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Fuel tank cleanup deadline earlier in basin

B.H. Bose

As local agencies scramble to enforce the cleanup of leaking underground fuel tanks, the Dec. 22 federal deadline for owners to meet current standards rapidly approaches – particularly in the Tahoe Basin where the deadline becomes Oct. 15.

The date could force some tank owners to go out of business.

“If gas station owners and other people don’t upgrade to meet federal laws they will be out of business,” said Lisa Dernbach, associate engineer geologist with the Lahontan Regional Water Quality Control Board.

Despite recent furor over the spread of contaminants such as methyl tertiary butyl ether, the new tank deadline has been in effect for years. Owners have known about the deadline for nearly 10 years, Dernbach said.

The federal deadline is still many months off, but owners in the Tahoe Basin have only until Oct. 15. Grading and other major soil disturbances are prohibited during the winter months.

“Upgrading or closing underground storage tanks involves extensive soil excavation and stockpiling,” said Harold Singer, executive officer with Lahontan. “To protect Lake Tahoe water clarity, the Lahontan Basin Plan and TRPA rules prohibit any soil disturbance between Oct. 15 and May 1. So owners and operators of regulated tanks in the Lake Tahoe Basin must comply with the deadline sooner than do others in the nation.”

Many of the tanks in use across the United States were put in place in the 1940s. The tanks are made of steel, which can easily corrode and leak. The U.S. Environmental Protection Agency mandated the improvements in the 1980s after studies showed that about half of the hundreds of thousands of storage tanks in the nation have the potential to leak, Dernbach said.

The new standards require original tanks and piping to be retrofitted with corrosion protection and other features that will prevent leaks, or to be replaced with a double-walled system. Installing more sensitive leak detection devices is also required.

Fiberglass tanks have become a popular option to overcome corrosion. While Dernbach said only about 53 percent of the underground storage tanks in California comply with the new standards, many owners in the Tahoe Basin have already installed new tanks. Still, problems are occurring.

“We want to make sure that new tank systems are installed, but the problem now is that some of them are still leaking,” said Dawn Forsythe, South Tahoe Public Utility District’s information officer. “I don’t know if we can change the federal standards, but it doesn’t seem to be working to the benefit of groundwater.”

There are six gas stations in the area responsible for leaking contaminants – namely MTBE – into district drinking water wells. The businesses are Tahoe Tom’s, USA Gas Station, a Beacon station in South Lake Tahoe, a Beacon station in Meyers, a gas station at 7-11, and the Terrible Herbst station.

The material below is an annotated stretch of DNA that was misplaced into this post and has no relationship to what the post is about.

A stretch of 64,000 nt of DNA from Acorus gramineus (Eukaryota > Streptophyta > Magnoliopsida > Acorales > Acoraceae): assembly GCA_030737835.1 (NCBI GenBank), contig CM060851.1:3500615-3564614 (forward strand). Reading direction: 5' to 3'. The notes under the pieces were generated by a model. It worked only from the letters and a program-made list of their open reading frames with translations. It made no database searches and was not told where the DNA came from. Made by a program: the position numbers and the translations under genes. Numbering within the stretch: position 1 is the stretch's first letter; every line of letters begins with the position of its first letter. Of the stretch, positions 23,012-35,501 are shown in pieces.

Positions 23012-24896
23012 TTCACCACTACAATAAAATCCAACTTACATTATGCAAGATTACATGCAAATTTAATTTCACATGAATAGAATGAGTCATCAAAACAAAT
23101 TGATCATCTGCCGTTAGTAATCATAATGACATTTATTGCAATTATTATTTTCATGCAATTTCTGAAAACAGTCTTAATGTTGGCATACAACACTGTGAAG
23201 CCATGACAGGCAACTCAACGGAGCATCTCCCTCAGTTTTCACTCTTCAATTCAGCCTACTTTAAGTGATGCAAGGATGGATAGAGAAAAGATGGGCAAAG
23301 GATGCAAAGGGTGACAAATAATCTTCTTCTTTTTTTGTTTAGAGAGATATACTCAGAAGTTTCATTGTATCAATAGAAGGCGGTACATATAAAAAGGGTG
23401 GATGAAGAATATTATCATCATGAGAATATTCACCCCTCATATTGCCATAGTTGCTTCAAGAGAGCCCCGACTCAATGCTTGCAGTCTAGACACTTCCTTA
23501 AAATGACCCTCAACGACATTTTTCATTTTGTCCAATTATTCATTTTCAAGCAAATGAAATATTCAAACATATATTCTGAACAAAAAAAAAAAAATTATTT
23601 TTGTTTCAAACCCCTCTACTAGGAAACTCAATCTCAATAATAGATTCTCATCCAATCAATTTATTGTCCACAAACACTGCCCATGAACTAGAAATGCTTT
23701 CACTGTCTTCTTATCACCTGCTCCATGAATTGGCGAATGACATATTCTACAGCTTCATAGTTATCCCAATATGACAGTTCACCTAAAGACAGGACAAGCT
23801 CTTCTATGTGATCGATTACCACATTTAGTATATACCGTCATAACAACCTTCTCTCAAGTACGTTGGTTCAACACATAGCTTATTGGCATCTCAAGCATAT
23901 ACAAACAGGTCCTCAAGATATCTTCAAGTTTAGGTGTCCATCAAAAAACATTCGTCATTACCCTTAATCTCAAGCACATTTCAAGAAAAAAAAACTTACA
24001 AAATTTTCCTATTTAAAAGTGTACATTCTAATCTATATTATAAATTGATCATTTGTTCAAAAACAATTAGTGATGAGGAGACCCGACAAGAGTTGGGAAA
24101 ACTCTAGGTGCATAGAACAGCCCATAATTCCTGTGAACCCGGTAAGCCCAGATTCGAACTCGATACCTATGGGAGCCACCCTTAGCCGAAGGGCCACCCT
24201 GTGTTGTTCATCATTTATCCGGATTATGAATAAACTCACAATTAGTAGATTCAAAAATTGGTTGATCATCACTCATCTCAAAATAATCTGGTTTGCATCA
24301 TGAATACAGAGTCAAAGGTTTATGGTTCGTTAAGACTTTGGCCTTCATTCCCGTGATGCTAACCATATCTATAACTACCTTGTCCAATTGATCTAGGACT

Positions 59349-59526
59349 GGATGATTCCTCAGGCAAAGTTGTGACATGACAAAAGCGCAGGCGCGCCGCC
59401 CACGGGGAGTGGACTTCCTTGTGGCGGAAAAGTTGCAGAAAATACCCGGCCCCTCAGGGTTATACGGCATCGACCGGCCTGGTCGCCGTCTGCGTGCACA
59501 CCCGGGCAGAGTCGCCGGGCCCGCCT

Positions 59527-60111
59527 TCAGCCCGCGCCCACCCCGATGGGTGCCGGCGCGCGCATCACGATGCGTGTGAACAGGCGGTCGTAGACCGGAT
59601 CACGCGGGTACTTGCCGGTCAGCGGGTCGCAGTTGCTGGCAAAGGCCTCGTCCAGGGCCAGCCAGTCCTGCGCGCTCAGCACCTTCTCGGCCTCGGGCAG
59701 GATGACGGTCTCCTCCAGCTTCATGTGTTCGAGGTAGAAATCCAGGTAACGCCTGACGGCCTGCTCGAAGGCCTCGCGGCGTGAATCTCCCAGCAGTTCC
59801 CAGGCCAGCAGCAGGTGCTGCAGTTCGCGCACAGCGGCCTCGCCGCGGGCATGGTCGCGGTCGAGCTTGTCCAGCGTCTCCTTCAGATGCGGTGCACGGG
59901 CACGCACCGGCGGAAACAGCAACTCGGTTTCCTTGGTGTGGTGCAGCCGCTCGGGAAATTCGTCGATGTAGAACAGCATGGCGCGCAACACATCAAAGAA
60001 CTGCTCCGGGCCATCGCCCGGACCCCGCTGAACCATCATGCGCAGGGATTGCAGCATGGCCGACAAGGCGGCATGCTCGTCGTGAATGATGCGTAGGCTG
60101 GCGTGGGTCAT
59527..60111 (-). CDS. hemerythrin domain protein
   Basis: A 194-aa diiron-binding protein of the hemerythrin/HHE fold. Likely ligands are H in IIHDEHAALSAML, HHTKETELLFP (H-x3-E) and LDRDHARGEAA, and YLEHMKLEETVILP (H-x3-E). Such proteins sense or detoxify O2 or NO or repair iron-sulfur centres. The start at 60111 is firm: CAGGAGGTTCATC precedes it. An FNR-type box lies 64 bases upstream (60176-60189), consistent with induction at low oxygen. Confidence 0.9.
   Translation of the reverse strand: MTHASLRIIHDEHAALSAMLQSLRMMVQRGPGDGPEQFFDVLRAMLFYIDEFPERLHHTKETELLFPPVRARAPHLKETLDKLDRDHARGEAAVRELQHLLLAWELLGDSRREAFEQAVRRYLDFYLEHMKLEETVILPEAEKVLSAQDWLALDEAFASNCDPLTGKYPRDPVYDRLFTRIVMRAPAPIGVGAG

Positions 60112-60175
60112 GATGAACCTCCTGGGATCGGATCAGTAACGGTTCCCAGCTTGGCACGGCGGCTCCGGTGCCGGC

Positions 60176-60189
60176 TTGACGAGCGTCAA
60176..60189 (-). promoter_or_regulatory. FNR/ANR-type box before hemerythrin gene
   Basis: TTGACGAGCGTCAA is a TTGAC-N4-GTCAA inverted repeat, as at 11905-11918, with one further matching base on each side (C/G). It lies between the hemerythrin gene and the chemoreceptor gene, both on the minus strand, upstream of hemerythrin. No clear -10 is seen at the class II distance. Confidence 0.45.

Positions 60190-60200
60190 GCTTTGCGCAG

Three of those sites – Tahoe Tom’s, USA, and the Beacon Meyers station – have new tanks, according to STPUD reports, but continue to leak. Tahoe Tom’s replaced its tanks in 1989, said Virginia Huber, Tahoe division manager with El Dorado County Environmental Management. The station’s tank and piping passed recent tests, but it still needs to upgrade other parts, such as the monitoring system.

“We are remedying the problem,” said Thomas Erickson, owner of Tahoe Tom’s. “We are attacking it and have an environmental company that is going to handle the cleanup. It’s (the tank system) like a computer – in two years it becomes obsolete.”

Erickson said that within the next few weeks ditches will be dug and the new devices will be installed. The tanks are new, double-walled units that already meet the new requirements.

The upcoming deadline applies to all underground storage tanks, not just fuel tanks, so all businesses in the Tahoe Basin will have to upgrade their tanks by mid-October. Dernbach said in California the enforcement will come from the counties that issued the tank permits – El Dorado and Placer – while in Nevada it will be the Nevada State Division of Environmental Protection.

“We will inspect every site in Nevada and create a data base of the equipment that is on each site,” said Doug Zimmerman, bureau chief for the NSDEP’s bureau of corrective action. “By the end of December, we hope to have a high compliance rate, say around 90 percent. That still leaves 100 sites throughout the state that will need to be prioritized. Sites in environmentally sensitive areas like Lake Tahoe, where there is shallow groundwater, will be at the top of the list.”

In El Dorado County, gas stations that do not meet requirements will be unable to receive fuel in 1999.

“We have been letting people know for the last several years, so everyone should be aware of the deadline and the requirements,” Huber said. “The important thing is our department will issue certificates and compliance tags to each gas station in order for them to get fuel after the deadline of Dec. 22.”

Tahoe Daily Tribune E-mail: tribune@tahoe.com

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